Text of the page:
A physician will be allowed to perform an abortion on a minor without notifying a parent and without judicial approval if the abortion is necessary to prevent death or to avoid a serious risk of substantial and irreversible impairment of a major bodily function. The physician would have to certify in writing to TDH and in the patient's record the medical indications supporting the physician's judgment that those circumstances existed.

The penalty for a physician failing to comply with the notice provisions is a fine ranging from $1 to $10,000. Any violation must be shown to have been intentional and requires a proof standard of "beyond a reasonable doubt." The bill that passed the Senate and passed out of House committee provided that a violation was a Class A misdemeanor involving jail time up to one year and a fine of $4,000. This was taken out on the House floor and the fine only provision substituted.

A pregnant minor wishing to have an abortion performed without parental notification will be able to apply to a court for permission to have the abortion performed. If one of the following three conditions are found to be present, the court will have to give the minor permission to have the abortion without consent: 1) notifying the parent or guardian would not be in the minor's best interest, 2) the minor was mature and capable of giving informed consent, or 3) notification might lead to physical, sexual, or emotional abuse of the minor. If the court finds none of these three conditions to be true, the court will not be permitted to authorize the abortion without parental notification.

Abortion Facility Regulation

Additionally, a change was made in the abortion facilities law requiring offices that perform more than 300 abortions per year (excluding abortions involving an emergency) to register as an abortion facility. Current law only requires offices to register if abortions constitute more than 50 percent of the office practice.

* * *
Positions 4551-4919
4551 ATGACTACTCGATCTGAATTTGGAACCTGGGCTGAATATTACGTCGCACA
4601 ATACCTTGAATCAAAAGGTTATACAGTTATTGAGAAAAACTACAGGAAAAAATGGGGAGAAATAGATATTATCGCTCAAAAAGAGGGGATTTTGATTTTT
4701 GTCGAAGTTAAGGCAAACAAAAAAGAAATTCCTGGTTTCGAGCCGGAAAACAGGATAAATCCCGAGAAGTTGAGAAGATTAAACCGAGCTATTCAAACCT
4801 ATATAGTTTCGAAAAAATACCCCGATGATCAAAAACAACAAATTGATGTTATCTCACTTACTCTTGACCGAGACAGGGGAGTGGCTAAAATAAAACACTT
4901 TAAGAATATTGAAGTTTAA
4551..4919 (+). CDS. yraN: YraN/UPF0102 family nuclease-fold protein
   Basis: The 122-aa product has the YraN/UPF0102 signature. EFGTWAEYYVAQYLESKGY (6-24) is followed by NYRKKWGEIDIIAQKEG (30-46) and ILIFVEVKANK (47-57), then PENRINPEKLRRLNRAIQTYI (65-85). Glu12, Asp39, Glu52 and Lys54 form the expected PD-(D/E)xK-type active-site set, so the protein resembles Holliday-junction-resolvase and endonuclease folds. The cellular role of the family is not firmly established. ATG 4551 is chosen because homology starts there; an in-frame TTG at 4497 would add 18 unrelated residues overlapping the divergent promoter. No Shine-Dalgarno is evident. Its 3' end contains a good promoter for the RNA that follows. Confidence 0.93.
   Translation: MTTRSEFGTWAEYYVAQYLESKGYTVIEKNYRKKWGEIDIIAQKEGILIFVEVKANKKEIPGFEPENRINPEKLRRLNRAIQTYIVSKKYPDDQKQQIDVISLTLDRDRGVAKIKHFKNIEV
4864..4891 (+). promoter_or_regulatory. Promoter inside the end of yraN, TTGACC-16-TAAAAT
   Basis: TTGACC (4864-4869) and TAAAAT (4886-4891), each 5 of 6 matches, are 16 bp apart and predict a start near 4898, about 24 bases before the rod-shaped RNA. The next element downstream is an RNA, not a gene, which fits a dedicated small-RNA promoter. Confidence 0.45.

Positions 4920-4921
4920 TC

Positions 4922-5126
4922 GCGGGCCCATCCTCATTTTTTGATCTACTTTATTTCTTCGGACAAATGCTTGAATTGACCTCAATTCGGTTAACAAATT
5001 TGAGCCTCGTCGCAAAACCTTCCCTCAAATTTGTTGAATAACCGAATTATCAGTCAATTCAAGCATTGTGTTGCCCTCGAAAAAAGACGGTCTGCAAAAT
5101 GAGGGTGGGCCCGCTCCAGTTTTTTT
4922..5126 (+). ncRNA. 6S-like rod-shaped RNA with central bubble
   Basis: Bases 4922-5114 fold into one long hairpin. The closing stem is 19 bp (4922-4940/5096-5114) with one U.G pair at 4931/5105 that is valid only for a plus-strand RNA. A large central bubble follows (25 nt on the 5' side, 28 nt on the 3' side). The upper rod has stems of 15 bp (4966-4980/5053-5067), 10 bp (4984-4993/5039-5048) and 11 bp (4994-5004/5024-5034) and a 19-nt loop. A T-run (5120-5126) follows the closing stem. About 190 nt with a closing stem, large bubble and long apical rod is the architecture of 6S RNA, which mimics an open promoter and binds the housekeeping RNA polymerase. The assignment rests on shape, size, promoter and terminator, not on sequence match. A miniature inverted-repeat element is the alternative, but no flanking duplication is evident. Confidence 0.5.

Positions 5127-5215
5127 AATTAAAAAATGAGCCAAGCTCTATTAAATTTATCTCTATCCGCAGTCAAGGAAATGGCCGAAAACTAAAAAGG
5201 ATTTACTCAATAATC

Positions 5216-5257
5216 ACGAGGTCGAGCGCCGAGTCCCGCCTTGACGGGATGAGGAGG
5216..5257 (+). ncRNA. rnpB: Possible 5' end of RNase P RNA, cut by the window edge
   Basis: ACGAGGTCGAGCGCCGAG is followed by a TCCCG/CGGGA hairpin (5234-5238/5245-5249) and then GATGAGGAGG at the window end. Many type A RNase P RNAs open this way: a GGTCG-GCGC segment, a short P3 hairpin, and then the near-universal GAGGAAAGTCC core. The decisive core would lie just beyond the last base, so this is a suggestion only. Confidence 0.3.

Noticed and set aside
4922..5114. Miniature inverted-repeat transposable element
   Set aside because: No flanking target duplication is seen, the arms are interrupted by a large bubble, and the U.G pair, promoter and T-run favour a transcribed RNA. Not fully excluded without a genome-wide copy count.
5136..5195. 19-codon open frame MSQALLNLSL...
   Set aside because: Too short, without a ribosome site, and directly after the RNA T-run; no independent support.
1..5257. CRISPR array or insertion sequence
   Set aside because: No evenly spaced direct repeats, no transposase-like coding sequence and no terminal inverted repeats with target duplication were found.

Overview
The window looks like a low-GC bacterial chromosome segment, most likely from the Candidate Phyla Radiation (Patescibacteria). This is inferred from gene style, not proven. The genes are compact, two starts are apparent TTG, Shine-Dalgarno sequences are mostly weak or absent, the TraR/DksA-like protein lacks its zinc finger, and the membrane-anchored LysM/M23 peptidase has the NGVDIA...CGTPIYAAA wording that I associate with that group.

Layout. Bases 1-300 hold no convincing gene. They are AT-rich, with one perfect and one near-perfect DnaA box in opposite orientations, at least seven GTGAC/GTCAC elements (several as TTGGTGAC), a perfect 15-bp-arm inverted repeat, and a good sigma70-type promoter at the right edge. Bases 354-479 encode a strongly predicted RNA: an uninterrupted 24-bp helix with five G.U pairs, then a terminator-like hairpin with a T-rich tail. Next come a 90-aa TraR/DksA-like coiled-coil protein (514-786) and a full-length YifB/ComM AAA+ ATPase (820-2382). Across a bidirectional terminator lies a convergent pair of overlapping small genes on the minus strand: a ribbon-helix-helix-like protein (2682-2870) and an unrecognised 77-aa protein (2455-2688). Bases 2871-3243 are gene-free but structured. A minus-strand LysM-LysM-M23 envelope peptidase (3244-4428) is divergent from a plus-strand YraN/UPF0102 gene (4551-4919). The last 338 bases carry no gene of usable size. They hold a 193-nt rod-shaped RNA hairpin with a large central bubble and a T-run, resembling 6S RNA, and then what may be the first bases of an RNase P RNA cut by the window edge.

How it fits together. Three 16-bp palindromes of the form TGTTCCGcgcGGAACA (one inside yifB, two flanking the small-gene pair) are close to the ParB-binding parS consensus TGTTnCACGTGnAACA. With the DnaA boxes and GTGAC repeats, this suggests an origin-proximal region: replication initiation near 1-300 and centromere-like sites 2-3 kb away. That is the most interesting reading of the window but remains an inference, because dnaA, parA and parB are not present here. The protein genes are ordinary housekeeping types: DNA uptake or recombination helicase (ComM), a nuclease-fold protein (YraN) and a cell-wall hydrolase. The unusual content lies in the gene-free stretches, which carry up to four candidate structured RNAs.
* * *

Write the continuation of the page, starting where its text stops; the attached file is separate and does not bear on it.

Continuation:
Physician Disclosure

HB 110 by Representative Maxey allows for easy-access disclosure of information about physicians that otherwise would be available from the TSBME. Physician-specific information, such as name, specialty, and medical education background, will be posted on the Internet. Other information that will be available includes practice hours, special services offered by the physician, education, and the names of hospitals where the physician has staff privileges. Malpractice information is limited to the results of the required investigation by the TSBME when a physician has three or more claims in a five-year period. The claims themselves cannot be disclosed. Though sometimes referred to as the "physician profiling" bill, the bill does not collect or release information relating to physician practice outcomes or quality.